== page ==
In 2014 with the help of family, friends, and online Kickstarter supporters, he was able to achieve a lifelong dream by creating Issue One of the ‘Aumākua Guardians of Hawaiʻi, which showcased a team of present day local style superheroes saving the day. Since then, Chris has self published several other ‘Aumākua books including several spinoff series such as Mana Double Feature, Sistah Shark, and the ʻĀnuenue Warriors.

Ola (i) ka moʻolelo: Living (because of) Moʻolelo | Navigating Pacific Culture Through Poetry with Brandy Nālani McDougall and Craig Santos Perez
Thursday, April 7. Register here.

Brandy Nālani McDougall
Brandy Nālani McDougall

Craig Santos Perez
Craig Santos Perez







Brandy Nālani McDougall (Aʻapueo, Kula, Maui) will focus on ancestral moʻolelo as life-giving and life-saving. As part of that, McDougall will share moʻolelo of being an ʻŌiwi poet and scholar as well as the ways she incorporates moʻolelo into her work while Craig Santos Perez (Guam) will explore how poetry can help us navigate the complexities of Pacific culture, identity, and politics.

From Kula, Maui, Brandy Nālani McDougall (Kanaka ʻŌiwi) is the author of a poetry collection, “The Salt-Wind, Ka Makani Paʻakai” (2008), the co-founder of Ala Press, and the co-star of a poetry album, “Undercurrent” (2011). Her book “Finding Meaning: Kaona and Contemporary Hawaiian Literature” (University of Arizona Press, 2016) is the first extensive study of contemporary Hawaiian literature and the 2017 winner of the Beatrice Medicine Award. She is the director of the Mānoa Center for Humanities and Civic Engagement and an Associate Professor of American Studies (specializing in Indigenous studies) at UH Mānoa. Her second poetry collection, “ ʻĀina Hānau, Birth Lands,” is forthcoming in 2023. She lives with her ʻohana in the ahupuaʻa of ʻAiea on Oʻahu.

Craig Santos Perez is an indigenous Chamoru from the Pacific Island of Guåhan (Guam). He is the co-editor of five anthologies and the author of five books of poetry and the monograph “Navigating Chamoru Poetry: Indigeneity, Aesthetics, and Decolonization” (2022). He is Professor in the English department at the University of Hawaiʻi at Mānoa, where he teaches Pacific Islander literature, creative writing, and eco-poetry.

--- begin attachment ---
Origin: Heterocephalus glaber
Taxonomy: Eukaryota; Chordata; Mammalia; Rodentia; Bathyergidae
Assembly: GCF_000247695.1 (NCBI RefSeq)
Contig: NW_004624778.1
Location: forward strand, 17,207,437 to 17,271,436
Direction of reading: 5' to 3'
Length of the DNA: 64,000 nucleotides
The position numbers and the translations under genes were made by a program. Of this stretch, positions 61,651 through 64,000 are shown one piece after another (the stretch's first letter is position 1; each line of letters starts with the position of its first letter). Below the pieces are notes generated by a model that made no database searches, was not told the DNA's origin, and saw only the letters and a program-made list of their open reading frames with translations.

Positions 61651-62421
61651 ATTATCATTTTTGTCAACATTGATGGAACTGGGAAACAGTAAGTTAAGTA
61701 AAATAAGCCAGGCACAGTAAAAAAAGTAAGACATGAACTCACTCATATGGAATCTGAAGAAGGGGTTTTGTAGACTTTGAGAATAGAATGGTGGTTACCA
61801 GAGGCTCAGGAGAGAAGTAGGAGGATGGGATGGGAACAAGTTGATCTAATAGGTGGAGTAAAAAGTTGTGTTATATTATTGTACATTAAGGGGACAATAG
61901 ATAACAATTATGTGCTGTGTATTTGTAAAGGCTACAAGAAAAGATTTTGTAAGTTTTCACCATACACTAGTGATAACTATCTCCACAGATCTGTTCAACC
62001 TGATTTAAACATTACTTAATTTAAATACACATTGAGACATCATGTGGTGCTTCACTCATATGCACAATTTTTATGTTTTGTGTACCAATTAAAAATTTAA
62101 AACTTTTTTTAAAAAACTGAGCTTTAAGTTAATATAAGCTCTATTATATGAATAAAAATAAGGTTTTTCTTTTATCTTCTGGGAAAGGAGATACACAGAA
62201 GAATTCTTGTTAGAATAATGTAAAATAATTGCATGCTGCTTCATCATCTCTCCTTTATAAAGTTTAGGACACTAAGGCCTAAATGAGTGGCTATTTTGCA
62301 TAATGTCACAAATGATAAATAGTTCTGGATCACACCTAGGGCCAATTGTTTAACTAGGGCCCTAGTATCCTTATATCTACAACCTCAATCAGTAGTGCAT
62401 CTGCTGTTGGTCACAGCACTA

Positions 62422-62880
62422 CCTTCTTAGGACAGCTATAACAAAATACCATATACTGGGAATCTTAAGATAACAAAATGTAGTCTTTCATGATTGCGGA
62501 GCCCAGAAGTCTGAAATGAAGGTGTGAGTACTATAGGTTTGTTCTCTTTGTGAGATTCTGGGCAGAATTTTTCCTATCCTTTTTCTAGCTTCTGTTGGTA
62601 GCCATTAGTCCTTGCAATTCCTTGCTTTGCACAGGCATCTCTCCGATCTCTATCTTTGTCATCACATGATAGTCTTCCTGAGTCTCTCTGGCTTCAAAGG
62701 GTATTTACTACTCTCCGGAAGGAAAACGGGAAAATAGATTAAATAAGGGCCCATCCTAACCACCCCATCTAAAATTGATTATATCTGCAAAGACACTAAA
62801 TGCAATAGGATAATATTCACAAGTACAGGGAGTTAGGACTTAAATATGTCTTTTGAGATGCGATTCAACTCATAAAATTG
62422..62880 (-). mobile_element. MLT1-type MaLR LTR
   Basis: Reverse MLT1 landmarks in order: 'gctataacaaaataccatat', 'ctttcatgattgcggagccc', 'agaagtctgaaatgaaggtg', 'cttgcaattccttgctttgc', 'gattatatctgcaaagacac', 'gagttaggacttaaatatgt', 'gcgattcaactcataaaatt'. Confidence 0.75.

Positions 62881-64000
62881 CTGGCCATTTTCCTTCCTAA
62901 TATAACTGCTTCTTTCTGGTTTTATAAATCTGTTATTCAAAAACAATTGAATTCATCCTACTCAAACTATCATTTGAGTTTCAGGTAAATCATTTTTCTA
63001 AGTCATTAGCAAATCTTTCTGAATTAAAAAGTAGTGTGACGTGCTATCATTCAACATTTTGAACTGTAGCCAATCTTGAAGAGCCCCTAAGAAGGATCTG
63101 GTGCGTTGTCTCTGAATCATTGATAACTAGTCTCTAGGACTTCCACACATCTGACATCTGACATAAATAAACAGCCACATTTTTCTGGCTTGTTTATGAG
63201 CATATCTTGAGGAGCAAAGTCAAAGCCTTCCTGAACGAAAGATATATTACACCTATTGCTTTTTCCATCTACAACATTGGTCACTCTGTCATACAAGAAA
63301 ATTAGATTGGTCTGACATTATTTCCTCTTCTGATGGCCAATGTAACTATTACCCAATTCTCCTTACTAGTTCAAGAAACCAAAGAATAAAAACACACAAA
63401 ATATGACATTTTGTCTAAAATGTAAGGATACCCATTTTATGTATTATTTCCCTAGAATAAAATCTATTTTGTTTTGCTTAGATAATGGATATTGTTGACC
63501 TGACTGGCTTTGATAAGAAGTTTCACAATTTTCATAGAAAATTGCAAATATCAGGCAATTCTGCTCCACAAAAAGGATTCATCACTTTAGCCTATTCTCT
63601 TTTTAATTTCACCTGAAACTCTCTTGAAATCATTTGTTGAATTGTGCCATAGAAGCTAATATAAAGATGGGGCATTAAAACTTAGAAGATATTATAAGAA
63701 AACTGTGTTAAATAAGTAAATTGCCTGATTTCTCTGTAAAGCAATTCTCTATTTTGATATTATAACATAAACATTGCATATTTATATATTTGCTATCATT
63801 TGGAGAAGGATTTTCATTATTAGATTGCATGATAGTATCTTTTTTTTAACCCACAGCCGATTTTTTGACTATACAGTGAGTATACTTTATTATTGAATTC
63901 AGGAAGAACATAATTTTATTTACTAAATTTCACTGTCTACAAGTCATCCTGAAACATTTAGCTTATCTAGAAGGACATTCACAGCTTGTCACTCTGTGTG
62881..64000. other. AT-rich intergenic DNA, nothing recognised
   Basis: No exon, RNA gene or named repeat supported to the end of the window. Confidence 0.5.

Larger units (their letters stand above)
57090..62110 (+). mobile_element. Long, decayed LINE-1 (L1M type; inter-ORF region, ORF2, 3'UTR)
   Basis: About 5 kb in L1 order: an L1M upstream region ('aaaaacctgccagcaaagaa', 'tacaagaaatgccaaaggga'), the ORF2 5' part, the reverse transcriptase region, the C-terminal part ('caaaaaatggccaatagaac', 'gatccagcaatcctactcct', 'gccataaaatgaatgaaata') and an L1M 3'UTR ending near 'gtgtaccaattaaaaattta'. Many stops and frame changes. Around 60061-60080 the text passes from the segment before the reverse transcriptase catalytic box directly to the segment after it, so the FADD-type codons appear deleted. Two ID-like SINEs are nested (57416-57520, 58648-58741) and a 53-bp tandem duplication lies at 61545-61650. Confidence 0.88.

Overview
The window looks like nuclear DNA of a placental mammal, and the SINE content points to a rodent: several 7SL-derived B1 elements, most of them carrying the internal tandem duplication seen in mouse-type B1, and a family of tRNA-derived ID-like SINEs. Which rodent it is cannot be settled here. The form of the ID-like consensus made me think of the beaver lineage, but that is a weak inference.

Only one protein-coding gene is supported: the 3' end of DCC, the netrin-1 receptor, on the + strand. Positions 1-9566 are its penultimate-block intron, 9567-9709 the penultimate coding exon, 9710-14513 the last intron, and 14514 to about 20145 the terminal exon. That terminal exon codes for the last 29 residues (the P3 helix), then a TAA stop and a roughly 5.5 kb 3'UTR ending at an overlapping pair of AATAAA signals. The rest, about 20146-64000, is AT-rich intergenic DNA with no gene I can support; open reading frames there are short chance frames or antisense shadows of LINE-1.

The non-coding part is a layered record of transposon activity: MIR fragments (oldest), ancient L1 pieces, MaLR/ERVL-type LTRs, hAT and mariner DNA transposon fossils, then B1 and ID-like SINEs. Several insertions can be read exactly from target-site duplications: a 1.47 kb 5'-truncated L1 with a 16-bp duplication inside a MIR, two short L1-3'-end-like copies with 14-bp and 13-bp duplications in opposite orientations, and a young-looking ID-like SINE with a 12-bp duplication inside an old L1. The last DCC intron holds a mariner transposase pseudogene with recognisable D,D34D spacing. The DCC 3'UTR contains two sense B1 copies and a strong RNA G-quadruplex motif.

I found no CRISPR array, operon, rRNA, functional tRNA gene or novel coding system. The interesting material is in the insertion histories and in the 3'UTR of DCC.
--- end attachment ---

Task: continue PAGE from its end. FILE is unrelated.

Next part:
Moʻolelo Honouliuli with Uncle Shad Kane
Thursday, April 14. Register here.

Shad Kane
Shad Kane

Join Uncle Shad Kane (Mānana, Oʻahu) as he shares some of his favorite moʻolelo of the ʻEwa moku with special focus on the ahupuaʻa of Honouliuli!

Uncle Shad Kane was born in Honolulu but spent his early childhood years in the Pearl City Peninsula, Mānana. He graduated from Kamehameha in 1964 and went on to Utah State University for two years. Uncle Shad served in the Navy from 1966 to 1970 serving on the USS St. Paul and River Divisions on the Van Co Tay River. He then graduated from the University of Hawaiʻi in 1972 and got a Masters Degree from Central Michigan University in 1976. Uncle Shad served in the Honolulu Police Department from 1970 and retired as a lieutenant in 2000. He has served in many community organizations including the Oʻahu Island Burial Council, the Makakilo-Kapolei-Honokai Hale Neighborhood Board, Western Advisory Council to NOAA, and was a cultural writer for the Honolulu Star-Bulletin and Go Kapolei Magazine. Uncle Shad also authored the book, “Cultural Kapolei.”

He is currently a board member on Ka Papa O Kākuhihewa and the Kalaeloa Heritage and Legacy Foundation, a coalition member to the Kapolei High School E Ola Pono Ma Kapolei and Ali’i ʻAi Moku of the Kapuāiwa Chapter of the Royal Order of Kamehameha, and many other organizations.

Hana Noʻeau with Kaiʻili Kaulukukui
Thursday, April 21. Register here.

Kaiʻili Kaulukukui
Kaiʻili Kaulukukui

A talk story with Kanaka Maoli artist, Kai’ili Kaulukukui (Hilo, Hawaiʻi), about working to navigate the waters of the contemporary art world, while keeping one foot on the ancestral homeland.

Kaiʻili Kaulukukui was born on the Big Island of Hawaiʻi in September 1981. As a young child, Kai had a great interest in creating art and began drawing at a very young age inspired by Hawaiʻi’s natural beauty, rich native culture, abundant ocean life, and of course, cartoons and comic books. An adolescence spent chasing the perceived contemporary art scene of the ’80s and ’90s led to a stint in graffiti, and the desire to paint on walls and eventually mural painting. A classically trained oil painter, Kai studied fine art at Windward Community College and the School of the Art Institute of Chicago. Today, he is based out of his private studio in Keaau, and Lana Lane Studios in Kakaʻako, Honolulu. Kai holds a volunteer position as Ground Operations Manager for the “Seawalls: Artists for Oceans” event, an international mural festival by PangeaSeed Foundation, a marine conservation organization that utilizes artivism (art+activism) to inspire ocean stewardship.

Kai draws often and enjoys painting in watercolor, acrylic, aerosol, and oil. As a muralist, his work can be seen in Hawaiʻi, California, St. Croix U.S. Virgin Islands, Mexico, Canada, New Zealand, Nepal, China, Hungary, and the Bahamas.

Image courtesy of UHWO Staff